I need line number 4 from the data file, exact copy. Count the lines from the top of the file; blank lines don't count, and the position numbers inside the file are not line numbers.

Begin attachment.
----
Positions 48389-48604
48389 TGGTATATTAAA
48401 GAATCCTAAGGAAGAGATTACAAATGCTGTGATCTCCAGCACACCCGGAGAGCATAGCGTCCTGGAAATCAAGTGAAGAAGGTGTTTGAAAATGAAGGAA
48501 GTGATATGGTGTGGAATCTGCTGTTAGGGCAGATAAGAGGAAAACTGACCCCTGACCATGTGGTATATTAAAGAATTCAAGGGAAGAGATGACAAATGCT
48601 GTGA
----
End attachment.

48501 GTGATATGGTGTGGAATCTGCTGTTAGGGCAGATAAGAGGAAAACTGACCCCTGACCATGTGGTATATTAAAGAATTCAAGGGAAGAGATGACAAATGCT